It will then travel to Jezero Crater's delta region, which might be rich in clay minerals. On Earth, such minerals can preserve fossilized signs of ancient microscopic life. Eventually NASA wants to send back the samples taken by the rover in a joint mission with the European Space Agency, sometime in the 2030s. Its first attempt at taking a sample in August failed after the rock was too crumbly to withstand the robot's drill.
keywords: NASA, European Space Agency, Jezero Crater, Martian, Bill Nelson
CAPE CANAVERAL, FLORIDA - A SpaceX shipment of ants, avocados and a human-sized robotic arm rocketed toward the International Space Station on Sunday.
The delivery — due to arrive Monday — is the company's 23rd for NASA in just under a decade.
A recycled Falcon rocket blasted into the predawn sky from NASA's Kennedy Space Center. After hoisting the Dragon capsule, the first-stage booster landed upright on SpaceX's newest ocean platform, named A Shortfall of Gravitas.
SpaceX founder Elon Musk continued his tradition of naming the booster-recovery vessels in tribute to the late science fiction writer Iain Banks and his Culture series.
The Dragon is carrying more than 2,170 kilograms of supplies and experiments, and fresh food, including avocados, lemons and even ice cream for the space station's seven astronauts.
The Girl Scouts are sending up ants, brine shrimp and plants as test subjects, while University of Wisconsin-Madison scientists are flying up seeds from mouse-ear cress, a small flowering weed used in genetic research. Samples of concrete, solar cells and other materials also will be subjected to weightlessness.
A Japanese start-up company's experimental robotic arm, meanwhile, will attempt to screw items together in its orbital debut and perform other mundane chores normally done by astronauts. The first tests will be done inside the space station. Future models of Gitai Inc.'s robot will venture out into the vacuum of space to practice satellite and other repair jobs, said chief technology officer Toyotaka Kozuki.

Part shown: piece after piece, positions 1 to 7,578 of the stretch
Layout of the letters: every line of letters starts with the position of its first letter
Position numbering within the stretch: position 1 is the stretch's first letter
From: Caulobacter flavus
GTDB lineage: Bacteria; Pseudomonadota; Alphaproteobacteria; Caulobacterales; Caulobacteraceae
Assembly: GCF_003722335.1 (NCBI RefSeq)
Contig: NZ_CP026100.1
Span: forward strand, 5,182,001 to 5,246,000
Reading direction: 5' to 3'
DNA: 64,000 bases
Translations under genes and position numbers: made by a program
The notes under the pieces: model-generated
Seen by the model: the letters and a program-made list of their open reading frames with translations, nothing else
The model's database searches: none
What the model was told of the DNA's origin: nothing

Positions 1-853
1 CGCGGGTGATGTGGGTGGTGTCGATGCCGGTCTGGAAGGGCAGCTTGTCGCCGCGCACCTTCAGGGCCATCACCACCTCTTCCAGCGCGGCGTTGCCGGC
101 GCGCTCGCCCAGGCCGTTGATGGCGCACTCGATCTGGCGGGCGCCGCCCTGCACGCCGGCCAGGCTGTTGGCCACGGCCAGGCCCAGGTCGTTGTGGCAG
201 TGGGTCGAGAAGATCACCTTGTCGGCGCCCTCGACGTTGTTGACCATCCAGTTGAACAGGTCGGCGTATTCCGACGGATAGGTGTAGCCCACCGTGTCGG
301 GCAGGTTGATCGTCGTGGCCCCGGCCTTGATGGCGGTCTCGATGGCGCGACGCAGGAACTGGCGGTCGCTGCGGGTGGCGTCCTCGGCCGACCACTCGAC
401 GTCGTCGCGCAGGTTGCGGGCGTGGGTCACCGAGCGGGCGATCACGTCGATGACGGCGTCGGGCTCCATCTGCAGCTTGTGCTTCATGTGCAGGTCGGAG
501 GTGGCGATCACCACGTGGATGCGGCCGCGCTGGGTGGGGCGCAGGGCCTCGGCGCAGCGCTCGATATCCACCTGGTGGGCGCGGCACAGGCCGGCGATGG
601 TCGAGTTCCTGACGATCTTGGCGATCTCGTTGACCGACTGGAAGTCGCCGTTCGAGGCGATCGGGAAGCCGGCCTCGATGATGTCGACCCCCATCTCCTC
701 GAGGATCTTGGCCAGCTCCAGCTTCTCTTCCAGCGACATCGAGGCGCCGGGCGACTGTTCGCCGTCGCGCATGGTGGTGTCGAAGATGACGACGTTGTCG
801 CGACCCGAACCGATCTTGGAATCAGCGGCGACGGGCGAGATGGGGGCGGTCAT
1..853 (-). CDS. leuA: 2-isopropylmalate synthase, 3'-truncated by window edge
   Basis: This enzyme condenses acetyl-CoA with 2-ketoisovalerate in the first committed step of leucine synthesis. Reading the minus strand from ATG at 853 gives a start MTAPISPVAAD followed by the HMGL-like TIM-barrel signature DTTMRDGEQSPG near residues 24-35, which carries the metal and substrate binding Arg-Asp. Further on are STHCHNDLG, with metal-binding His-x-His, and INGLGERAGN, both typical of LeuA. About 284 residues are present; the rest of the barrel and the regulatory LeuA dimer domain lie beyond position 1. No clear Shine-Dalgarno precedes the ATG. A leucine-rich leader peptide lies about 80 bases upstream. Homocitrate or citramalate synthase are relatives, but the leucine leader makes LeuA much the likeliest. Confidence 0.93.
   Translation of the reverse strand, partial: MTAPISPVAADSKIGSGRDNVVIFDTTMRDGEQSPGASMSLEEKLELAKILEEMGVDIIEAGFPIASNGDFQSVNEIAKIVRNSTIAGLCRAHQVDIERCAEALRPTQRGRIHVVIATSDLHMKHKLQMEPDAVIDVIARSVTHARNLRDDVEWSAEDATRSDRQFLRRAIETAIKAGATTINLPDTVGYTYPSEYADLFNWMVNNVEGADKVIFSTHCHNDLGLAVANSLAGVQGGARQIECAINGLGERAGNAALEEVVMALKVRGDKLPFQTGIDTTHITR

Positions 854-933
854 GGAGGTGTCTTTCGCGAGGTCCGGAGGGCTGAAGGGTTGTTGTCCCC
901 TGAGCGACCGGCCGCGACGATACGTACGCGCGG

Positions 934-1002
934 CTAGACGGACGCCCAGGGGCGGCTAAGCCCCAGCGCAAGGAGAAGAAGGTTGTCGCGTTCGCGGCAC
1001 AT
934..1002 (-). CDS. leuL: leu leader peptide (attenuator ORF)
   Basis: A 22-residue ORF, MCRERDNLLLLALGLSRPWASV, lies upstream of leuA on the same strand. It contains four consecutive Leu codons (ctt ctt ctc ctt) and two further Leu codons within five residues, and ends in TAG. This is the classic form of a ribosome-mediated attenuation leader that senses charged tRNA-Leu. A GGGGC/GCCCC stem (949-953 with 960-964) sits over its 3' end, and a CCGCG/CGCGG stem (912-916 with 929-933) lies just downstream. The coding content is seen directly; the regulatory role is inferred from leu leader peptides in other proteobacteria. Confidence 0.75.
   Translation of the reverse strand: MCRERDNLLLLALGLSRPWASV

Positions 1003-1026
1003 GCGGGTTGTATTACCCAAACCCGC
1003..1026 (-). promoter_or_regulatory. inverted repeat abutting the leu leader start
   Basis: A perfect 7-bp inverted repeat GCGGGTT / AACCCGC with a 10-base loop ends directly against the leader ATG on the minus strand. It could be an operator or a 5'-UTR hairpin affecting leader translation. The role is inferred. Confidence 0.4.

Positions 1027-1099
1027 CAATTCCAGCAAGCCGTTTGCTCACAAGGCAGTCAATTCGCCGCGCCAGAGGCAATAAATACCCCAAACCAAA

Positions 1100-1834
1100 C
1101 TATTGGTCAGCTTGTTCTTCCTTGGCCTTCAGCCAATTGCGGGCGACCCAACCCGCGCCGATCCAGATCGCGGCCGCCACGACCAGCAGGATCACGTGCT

As early as 2025, a squad of these arms could help build lunar bases and mine the moon for precious resources, he added.
SpaceX had to leave some experiments behind because of delays resulting from COVID-19.
It was the second launch attempt; Saturday's try was foiled by stormy weather.
NASA turned to SpaceX and other U.S. companies to deliver cargo and crews to the space station, once the space shuttle program ended in 2011. (VOA/RN)
Keywords: SpaceX, Space Station, Robots, NASA
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The U.S. space agency NASA reports the Ingenuity helicopter, the tiny aircraft that landed on Mars with the agency's Perseverance rover earlier this year, has completed its 12th flight over the red planet.
On its Twitter account late Monday, NASA's Jet Propulsion Laboratory (JPL), which oversees the Perseverance mission, reported the success of the latest flight of the tiny aircraft, noting it flew over what JPL called "the geological wonder that is the 'South Séítah' region of Mars. In its tweet, JPL reported the craft climbed to a height of 10 meters over the martian surface and flew a 450-meter round trip for a total flight time of 169 seconds. The flight took place early Monday, but because of the delay in transmission time from Mars, its success was not confirmed until later.
In a blog post to the JPL website, Ingenuity Team Lead Teddy Tzanetos, and Ingenuity Chief Pilot Håvard Grip explained the flight was ambitious for the helicopter because its relatively simple navigation system was designed to fly over basically flat terrain. The Séítah South region is more varied, including boulders, rocky outcrops and other geologic features.
But based on the JPL tweet, the flight was completed apparently without issue. The team says the images taken by Ingenuity will be used to construct a stereo, or 3D, image that will be used to determine if the area is worth further scrutiny by the Perseverance rover in its mission to look for signs of past or current life on the planet.
Originally designed to be a simple demonstration project to prove flight was possible on in the Martian atmosphere, the Ingenuity team says the helicopter is now providing NASA with data to guide the Perseverance rover. Its performance will also guide how future missions will be designed, how those missions will utilize aircraft to help determine where rovers should go and where they cannot.
The 1.8-kilogram aircraft arrived on the planet packed away on NASA's Perseverance rover when it landed on Mars in February. Aside from solar batteries, a camera and a transmitter, Ingenuity carries no scientific instruments.(VOA/HP)